• by pilbender (925017) on Thursday October 11, 2007 @05:24PM (#20946095) Homepage Journal
    This kind of thing doesn't work. It's been shown time and again. Microsoft's Steve Ballmer is becoming the laughing stock of the tech industry.

    SCO is an example. There was some uncertainty before everything fell out. I don't think there is any uncertainty about patents or copyrights regarding Linux anymore. There is a lot of confidence in Linux now.

    Microsoft needs to get off the litigation and on to innovation. Ballmer seems to not understand what this company attitude does to Microsoft's customer base and its reputation.

    When I see comments like this I see that Microsoft needs a new CEO with a vision and not a Steve Ballmer with a litigation team. Just my perception. I think there are many others who share this view.
    • This kind of thing doesn't work. It's been shown time and again. Microsoft's Steve Ballmer is becoming the laughing stock of the tech industry.
      That's just the problem - the tech community. Those who understand it, don't manage it; those who manage it don't understand it. I wish there were some way around this, but I'm not going to manage it... I'd rather be writing code than anything managerial, how about you?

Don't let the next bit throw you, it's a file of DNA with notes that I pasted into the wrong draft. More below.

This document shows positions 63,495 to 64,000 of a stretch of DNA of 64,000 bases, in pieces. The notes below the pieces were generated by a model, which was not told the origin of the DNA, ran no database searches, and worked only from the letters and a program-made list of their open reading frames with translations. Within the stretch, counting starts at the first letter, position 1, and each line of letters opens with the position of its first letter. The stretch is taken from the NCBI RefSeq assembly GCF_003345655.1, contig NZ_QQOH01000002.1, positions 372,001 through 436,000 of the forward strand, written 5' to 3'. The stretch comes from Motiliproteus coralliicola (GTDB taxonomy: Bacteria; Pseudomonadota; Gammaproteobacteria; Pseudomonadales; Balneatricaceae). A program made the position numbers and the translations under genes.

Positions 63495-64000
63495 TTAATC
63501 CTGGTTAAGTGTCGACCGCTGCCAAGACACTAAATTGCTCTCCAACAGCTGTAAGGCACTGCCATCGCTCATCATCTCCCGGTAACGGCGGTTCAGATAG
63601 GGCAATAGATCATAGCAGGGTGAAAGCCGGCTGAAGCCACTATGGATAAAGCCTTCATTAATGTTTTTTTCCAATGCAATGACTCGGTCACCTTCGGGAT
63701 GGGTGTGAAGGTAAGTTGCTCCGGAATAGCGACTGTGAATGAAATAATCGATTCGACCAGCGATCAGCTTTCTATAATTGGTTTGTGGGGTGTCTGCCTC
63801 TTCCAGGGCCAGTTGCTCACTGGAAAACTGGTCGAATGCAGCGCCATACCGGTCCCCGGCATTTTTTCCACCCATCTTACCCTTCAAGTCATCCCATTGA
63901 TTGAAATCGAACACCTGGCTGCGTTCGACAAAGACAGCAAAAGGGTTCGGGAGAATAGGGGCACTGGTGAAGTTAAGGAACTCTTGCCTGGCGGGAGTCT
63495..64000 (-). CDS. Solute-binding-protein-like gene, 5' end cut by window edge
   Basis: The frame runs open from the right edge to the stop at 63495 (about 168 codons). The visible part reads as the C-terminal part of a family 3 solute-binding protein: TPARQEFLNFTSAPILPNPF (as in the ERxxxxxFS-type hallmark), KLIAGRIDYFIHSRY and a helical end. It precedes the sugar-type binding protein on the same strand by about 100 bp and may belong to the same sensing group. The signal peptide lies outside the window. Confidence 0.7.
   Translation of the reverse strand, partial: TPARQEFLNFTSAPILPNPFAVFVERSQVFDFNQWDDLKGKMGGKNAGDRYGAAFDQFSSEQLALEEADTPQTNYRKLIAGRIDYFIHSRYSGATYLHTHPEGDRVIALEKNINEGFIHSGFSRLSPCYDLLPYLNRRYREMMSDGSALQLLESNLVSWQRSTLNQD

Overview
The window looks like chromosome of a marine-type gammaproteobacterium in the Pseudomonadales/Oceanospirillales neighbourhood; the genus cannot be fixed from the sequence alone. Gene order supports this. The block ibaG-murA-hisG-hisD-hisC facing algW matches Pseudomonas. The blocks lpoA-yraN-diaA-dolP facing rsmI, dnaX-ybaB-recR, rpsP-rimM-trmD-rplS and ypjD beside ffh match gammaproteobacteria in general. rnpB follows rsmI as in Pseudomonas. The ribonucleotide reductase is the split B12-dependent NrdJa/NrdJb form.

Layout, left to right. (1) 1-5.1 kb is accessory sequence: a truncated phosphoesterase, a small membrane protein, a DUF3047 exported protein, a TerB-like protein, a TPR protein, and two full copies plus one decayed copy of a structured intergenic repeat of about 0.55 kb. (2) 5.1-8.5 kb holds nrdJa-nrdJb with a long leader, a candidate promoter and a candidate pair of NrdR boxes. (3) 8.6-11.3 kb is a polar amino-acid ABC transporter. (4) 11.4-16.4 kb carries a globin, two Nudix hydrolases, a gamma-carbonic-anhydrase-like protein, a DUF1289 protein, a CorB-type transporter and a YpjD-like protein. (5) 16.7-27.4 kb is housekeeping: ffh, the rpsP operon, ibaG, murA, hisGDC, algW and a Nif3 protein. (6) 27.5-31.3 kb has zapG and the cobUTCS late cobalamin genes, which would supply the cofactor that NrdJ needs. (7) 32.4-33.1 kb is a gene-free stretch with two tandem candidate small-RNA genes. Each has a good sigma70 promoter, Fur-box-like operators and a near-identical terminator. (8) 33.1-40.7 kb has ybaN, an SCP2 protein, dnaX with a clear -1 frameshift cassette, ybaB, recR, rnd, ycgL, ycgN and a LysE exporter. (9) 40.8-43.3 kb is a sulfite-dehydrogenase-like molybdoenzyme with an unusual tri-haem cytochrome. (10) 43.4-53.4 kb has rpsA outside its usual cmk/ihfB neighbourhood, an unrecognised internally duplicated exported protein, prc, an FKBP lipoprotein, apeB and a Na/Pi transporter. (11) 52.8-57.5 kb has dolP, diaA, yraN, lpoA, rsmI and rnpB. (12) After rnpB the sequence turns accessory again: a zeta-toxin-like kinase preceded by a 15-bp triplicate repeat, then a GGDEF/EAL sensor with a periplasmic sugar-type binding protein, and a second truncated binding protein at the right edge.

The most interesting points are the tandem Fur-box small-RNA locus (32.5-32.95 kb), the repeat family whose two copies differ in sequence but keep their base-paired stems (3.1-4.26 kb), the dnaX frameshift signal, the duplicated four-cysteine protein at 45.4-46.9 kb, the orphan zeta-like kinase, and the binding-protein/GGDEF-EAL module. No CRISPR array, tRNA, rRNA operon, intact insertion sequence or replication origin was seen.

• by starseeker (141897) on Thursday October 11, 2007 @05:26PM (#20946151) Homepage
    Microsoft is in a very curious position right now. The SCO assault (which was to their benefit, whether or not they were behind it) has sputtered below the point of PR credibility. Linux is gaining ground slowly but steadily, particularly on the server side. The server side represents most of the "movable" machines as far as OS is concerned. Windows already has most of the world's desktops and so many users and businesses hooked into Office that they are all but impregnable in the near term as far as serious market share loss is concerned. (As Linux has discovered, it turns out the biggest and hardest barriers to acceptance are the re-training of users and the "if it ain't broke, don't fix it" mentality.) Oddly enough, this also makes showing growth difficult (Vista).